Let's end mob violence

Your part in crowd control

Earlier this summer a mob of men assaulted and sexually molested as many as fifty women in Central Park in New York City. In the aftermath, some people blamed the police, who appeared unresponsive. Others pointed to the influence of music videos and other media that present degrading images of women. Some condemned American culture in general.

A number of people demanded a higher standard of thinking and living. As Bronx borough president Fernando Ferror put it, "we have a responsibility as husbands and fathers and brothers to say, 'Wait a minute, this is not acceptable behavior, this is criminal behavior'" (Joyce Purnick, "Mob's Sexual Rampage in Park Provokes Anguish on 2 Fronts," The New York Times, June 19, 2000). This demand for a higher standard should be easy to identify with. No one wants to live in dread of violence. No one wants mob rule.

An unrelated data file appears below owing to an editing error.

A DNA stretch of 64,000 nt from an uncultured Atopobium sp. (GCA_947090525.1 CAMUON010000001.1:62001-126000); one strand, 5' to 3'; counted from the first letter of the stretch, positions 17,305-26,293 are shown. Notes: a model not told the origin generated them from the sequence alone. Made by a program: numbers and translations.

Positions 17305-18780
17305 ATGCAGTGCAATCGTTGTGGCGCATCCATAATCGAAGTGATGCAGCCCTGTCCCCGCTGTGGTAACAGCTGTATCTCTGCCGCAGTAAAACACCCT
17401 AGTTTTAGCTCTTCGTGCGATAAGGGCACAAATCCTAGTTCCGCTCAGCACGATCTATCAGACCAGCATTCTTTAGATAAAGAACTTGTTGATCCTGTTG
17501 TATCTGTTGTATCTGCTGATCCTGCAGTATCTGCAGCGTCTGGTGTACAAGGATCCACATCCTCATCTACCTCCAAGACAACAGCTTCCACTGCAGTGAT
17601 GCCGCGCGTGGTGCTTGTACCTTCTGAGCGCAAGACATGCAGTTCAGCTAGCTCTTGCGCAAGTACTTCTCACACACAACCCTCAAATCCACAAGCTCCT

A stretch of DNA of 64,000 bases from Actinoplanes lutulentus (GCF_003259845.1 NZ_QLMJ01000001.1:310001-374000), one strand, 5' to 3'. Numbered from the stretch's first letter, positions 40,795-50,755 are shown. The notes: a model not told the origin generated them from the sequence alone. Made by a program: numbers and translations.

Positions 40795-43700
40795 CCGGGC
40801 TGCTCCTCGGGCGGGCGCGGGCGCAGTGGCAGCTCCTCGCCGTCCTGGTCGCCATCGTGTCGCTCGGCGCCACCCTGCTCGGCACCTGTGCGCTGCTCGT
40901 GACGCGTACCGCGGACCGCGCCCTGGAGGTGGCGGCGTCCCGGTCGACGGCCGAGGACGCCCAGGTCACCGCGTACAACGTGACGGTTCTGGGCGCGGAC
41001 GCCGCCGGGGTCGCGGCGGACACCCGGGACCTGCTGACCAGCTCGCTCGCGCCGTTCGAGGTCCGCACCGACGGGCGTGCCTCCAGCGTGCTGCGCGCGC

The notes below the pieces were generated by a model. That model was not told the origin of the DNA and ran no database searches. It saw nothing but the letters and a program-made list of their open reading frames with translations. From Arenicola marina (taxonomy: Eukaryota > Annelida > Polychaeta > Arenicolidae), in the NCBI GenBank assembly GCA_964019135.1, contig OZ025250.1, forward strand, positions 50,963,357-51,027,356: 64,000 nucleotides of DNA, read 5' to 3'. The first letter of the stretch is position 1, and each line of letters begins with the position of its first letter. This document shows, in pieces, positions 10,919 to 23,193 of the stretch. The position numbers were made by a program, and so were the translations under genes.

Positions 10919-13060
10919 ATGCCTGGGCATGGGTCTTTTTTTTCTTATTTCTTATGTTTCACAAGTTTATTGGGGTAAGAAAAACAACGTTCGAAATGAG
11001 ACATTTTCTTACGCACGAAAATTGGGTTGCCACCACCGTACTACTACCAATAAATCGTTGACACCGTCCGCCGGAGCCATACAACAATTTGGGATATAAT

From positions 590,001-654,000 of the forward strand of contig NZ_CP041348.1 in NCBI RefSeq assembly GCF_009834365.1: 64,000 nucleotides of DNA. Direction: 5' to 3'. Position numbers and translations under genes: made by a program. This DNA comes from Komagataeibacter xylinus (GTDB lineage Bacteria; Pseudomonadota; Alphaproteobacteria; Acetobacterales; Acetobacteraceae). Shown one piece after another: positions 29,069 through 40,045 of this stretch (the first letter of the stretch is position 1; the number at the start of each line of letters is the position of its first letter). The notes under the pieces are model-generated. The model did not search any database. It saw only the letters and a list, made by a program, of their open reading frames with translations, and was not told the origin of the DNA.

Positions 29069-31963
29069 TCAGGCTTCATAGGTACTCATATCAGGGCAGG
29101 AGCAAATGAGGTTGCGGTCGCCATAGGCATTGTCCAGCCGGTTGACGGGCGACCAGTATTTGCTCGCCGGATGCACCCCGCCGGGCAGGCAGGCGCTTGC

When mob actions begin, true humanity seems to disappear. In the Central Park case, there were men who spoke out against the actions of the group, but their protests weren't enough to stop the attacks. The mental environment surrounding a mob tends to exacerbate fear and to prevent individual action. But this environment can—and does—yield to prayer.

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August 21, 2000

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